Fold the construction paper in half where the fold runs the long length of the paper.  In the picture above the fold is along the 18" side (not the 12" side).
Mark along the open side one inch from the edge.  This one inch strip is the NO CUT zone.  You will be cutting through the folded side down to the line.

 Start at one end of the line you drew and mark every 1/2".  Then do the same thing along the fold. 
Using the 1/2inch marks you just made, draw a line from the folded edge to the line running the long length of the paper.  These will be your cut lines.  You will be cutting from the folded edge to the line you marked 1 inch from the open edge, one cut every 1/2 inch.
 The photo above shows all the marked cut lines, 1/2 inch apart, running from the folded edge to the line you made 1 inch from the open edges.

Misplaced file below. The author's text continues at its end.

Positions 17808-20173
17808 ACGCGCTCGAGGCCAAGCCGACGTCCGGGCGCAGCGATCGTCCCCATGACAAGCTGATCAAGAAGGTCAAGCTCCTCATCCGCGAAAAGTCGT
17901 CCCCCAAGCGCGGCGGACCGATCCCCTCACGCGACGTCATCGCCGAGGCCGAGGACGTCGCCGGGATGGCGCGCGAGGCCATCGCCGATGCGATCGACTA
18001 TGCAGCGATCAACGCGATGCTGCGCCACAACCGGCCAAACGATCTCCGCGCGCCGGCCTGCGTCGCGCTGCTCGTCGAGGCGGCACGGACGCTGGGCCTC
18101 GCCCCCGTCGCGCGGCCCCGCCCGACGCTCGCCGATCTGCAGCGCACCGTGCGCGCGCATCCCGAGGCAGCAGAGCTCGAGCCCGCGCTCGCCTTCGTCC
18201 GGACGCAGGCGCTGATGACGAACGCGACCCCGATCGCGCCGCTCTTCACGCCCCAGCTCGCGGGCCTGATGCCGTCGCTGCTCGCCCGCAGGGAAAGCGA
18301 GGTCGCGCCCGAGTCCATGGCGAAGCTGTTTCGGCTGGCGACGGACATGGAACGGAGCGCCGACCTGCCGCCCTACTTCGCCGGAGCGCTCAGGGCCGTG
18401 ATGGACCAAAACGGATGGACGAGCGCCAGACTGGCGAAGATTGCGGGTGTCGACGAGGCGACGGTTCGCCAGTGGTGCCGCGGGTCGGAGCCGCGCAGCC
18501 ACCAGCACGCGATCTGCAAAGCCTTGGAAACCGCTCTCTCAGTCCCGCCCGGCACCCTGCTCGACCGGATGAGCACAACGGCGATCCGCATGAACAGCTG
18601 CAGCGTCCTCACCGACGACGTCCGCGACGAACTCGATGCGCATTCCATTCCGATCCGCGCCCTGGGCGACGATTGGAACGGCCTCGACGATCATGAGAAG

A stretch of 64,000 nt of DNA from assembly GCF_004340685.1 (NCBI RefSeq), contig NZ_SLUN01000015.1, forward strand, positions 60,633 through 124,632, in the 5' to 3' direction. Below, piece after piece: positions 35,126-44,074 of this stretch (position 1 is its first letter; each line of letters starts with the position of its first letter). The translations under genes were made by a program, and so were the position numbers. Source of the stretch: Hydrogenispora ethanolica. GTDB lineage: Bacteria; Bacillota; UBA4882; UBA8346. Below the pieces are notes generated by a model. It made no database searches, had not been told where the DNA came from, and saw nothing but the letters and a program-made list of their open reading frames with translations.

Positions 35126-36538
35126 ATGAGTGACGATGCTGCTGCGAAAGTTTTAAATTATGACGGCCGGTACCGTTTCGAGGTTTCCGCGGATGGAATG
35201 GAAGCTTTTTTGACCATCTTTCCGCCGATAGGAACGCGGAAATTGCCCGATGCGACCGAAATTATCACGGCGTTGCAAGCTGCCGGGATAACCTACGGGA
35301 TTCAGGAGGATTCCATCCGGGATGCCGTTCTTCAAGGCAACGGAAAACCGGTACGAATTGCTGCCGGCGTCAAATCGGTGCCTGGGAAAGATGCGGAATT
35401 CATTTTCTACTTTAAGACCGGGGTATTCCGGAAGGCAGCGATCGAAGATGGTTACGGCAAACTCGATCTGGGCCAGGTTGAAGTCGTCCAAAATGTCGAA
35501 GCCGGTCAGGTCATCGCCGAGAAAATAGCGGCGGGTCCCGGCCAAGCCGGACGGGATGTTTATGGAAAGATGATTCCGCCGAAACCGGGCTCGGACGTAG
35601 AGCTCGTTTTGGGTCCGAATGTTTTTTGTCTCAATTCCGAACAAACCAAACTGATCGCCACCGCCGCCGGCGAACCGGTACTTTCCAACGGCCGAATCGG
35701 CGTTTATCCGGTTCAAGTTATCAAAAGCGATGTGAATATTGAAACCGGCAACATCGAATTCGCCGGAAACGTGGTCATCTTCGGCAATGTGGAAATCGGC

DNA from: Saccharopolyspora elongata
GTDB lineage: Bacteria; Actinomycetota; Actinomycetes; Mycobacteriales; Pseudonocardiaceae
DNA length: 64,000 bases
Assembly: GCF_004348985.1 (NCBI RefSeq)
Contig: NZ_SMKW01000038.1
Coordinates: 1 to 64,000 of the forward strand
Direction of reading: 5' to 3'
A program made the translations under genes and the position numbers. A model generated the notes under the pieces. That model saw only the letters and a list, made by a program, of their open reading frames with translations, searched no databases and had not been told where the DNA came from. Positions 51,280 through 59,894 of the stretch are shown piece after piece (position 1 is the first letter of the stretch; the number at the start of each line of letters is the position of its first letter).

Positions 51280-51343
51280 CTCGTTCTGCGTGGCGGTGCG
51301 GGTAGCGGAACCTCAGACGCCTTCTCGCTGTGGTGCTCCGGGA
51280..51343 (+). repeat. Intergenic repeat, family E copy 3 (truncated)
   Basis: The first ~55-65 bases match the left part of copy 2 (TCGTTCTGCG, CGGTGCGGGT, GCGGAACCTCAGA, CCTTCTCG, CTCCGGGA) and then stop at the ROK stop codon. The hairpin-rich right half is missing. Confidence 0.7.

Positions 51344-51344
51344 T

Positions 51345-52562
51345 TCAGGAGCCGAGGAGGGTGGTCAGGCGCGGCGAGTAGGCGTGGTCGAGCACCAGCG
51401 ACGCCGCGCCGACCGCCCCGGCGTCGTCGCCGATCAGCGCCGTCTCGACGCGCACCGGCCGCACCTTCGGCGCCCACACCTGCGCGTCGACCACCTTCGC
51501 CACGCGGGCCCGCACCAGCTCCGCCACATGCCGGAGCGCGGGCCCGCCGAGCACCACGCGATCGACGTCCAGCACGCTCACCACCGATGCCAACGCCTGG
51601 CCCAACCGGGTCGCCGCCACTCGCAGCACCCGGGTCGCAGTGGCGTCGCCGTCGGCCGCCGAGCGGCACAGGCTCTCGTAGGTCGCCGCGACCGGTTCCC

Next cut on your lines.
Once all the lines are cut, unfold the paper.  You will be turning the paper into a tube lining up the uncut edges and stapling them in place.  Roll the paper into a tube with the marked side on the inside.  That way no one can see your cut lines (or my writing).
You may want to enlist the help of another set of hands for this step.  I did manage it by myself and even took pictures (as you can see in the photo below the cat did try to help).   Line up the uncut edges at one end of the paper and staple them together.  Start at the edge and then staple further along the uncut edge every inch or so until the stapler cannot reach any more.  (See the last paragraph of this post for additional hints I learned making a few more wreaths).